To swipe or not to swipe? That is the question.

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Currently listening to: La Femme – Runway

The modern phenomenon of dating apps has stopped being a phenomenon at this point and is now so ingrained in normality that it’s like expecting that everyone has a social media profile or an email address. Yet, how are dating apps affecting our daily lives and psyche, and is the digital persona more important than your ‘offline’ persona nowadays?

I have always been divided about the concept of these apps. The immediate gratification offered by a simple swipe often leads to a lot of disappointment afterwards. Useless messages and exchanges, the occasional uninvited photos, the meetings that never come to fruition…it’s safe to say that it’s an endless cycle. We can compare it to a ‘window-shopping’ exercise for potential partners… like going on Amazon or eBay to purchase something thanks to a simple ‘Search’ button.

However, are these digital personas turning into a marker of social status? After watching the Black Mirror episode ‘Nosedive’, I couldn’t help but wonder whether dating apps are the new social credit system in the dating world; where people are ‘disposed’ of if they don’t get enough swipes or likes, and where the constant pressure to keep up a trendy digital persona leads to inner conflict. All that seeming plurality creates a tonne of expectations…and a hell lot of dating fatigue.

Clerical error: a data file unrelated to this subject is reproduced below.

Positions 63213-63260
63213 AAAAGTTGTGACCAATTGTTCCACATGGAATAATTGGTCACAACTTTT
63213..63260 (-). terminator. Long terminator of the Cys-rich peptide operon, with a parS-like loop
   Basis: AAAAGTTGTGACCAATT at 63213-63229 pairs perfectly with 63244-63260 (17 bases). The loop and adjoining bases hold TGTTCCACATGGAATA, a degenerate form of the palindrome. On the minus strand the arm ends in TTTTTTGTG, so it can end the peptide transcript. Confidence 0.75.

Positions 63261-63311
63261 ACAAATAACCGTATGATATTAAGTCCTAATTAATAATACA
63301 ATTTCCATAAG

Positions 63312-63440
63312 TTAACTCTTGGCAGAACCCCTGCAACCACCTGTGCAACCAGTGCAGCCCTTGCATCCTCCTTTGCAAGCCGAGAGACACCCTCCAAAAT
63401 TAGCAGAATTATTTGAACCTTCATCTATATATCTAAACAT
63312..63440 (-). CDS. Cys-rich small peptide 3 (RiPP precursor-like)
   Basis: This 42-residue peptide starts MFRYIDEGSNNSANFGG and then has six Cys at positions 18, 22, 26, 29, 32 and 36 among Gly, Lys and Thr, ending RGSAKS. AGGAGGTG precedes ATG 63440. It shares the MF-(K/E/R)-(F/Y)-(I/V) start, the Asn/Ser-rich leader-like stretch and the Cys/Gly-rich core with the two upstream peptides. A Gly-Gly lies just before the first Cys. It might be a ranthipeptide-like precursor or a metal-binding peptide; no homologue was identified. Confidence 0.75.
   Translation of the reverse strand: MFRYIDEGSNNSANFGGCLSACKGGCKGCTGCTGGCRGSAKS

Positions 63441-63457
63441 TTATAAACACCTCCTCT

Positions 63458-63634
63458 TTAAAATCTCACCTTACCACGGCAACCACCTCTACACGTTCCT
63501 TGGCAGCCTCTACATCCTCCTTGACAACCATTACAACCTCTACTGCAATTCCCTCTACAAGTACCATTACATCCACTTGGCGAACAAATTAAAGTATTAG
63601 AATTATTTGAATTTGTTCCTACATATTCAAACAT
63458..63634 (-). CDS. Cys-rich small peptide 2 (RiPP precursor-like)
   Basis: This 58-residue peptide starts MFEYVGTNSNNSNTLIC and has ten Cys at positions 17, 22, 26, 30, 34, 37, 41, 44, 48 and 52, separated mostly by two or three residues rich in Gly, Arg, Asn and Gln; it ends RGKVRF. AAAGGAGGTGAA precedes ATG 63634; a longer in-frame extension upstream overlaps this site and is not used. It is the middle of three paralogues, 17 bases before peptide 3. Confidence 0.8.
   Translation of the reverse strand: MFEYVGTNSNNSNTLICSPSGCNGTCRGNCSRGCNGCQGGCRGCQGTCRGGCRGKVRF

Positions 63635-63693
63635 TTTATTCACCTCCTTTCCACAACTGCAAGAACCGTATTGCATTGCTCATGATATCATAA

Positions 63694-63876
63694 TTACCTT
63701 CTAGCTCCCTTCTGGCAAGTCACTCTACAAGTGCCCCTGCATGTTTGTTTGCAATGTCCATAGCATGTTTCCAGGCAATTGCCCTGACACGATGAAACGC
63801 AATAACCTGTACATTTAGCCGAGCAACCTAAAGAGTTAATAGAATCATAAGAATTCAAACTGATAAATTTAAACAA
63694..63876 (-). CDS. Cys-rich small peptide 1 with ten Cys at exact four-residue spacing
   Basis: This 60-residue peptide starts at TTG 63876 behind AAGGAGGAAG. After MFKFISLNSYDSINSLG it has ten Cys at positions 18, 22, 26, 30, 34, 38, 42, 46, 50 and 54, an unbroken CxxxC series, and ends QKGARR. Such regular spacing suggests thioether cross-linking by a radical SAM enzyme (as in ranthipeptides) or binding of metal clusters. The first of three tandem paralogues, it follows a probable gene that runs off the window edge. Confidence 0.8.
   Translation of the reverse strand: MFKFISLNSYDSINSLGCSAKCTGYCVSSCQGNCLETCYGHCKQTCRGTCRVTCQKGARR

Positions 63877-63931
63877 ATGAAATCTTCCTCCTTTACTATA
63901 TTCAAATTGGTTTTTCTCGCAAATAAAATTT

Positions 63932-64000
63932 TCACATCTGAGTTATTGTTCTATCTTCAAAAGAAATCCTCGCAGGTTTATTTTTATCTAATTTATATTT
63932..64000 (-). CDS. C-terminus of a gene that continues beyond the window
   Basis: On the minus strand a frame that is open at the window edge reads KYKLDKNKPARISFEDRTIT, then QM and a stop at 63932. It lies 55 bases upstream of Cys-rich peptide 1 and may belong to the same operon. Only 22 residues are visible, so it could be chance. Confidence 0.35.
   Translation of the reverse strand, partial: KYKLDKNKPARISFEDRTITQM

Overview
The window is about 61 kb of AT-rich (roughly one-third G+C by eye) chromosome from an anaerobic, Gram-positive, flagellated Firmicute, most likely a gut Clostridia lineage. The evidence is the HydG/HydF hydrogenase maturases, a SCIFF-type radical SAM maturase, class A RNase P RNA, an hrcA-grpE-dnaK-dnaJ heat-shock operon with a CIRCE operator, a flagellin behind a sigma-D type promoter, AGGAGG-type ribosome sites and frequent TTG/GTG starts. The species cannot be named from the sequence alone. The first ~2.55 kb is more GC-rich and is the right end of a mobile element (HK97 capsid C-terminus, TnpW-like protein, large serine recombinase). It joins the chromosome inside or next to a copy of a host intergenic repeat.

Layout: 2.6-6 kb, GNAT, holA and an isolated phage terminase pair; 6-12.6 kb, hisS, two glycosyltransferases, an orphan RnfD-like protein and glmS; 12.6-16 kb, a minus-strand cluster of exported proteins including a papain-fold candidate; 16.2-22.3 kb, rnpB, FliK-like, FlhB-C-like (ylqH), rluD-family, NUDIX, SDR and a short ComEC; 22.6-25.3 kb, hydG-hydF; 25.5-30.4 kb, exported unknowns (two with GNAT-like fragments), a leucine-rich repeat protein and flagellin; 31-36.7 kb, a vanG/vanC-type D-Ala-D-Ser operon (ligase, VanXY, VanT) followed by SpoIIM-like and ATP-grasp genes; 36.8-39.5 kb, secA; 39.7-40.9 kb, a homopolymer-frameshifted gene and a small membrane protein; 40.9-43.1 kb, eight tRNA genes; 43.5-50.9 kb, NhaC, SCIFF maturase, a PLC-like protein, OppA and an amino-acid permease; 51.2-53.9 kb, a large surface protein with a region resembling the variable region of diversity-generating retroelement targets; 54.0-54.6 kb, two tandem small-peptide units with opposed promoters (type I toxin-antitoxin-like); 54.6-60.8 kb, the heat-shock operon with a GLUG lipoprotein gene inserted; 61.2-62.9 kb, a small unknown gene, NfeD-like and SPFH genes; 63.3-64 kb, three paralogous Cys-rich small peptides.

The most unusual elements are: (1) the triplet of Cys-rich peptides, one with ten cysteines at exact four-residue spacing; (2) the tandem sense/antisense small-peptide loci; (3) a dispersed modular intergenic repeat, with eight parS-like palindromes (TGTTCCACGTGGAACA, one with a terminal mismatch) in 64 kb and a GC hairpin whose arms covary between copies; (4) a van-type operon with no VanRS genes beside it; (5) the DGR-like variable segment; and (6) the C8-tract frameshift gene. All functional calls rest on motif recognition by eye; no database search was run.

So what’s the moral of this story? It’s easy to judge and say ‘Delete all apps, and do it the old-fashioned way’, however, I believe that that comment is very misleading since one cannot reverse back to how things were. On the other hand, I would say that at a point, it would be useful to remind ourselves that our own self-worth is not based on any social credit system and to truly invest in our self-worth. A recent post by The Artidote states that ”Inner peace is the new success” and this is totally applicable to the inner turmoil that can be caused if the imposing digital persona and social credit pressures aren’t taken with a pinch of salt. In the end, no one can truly judge you in a few seconds by a few photos and a stupid caption…it takes so much more to discover the inner core of a person than this.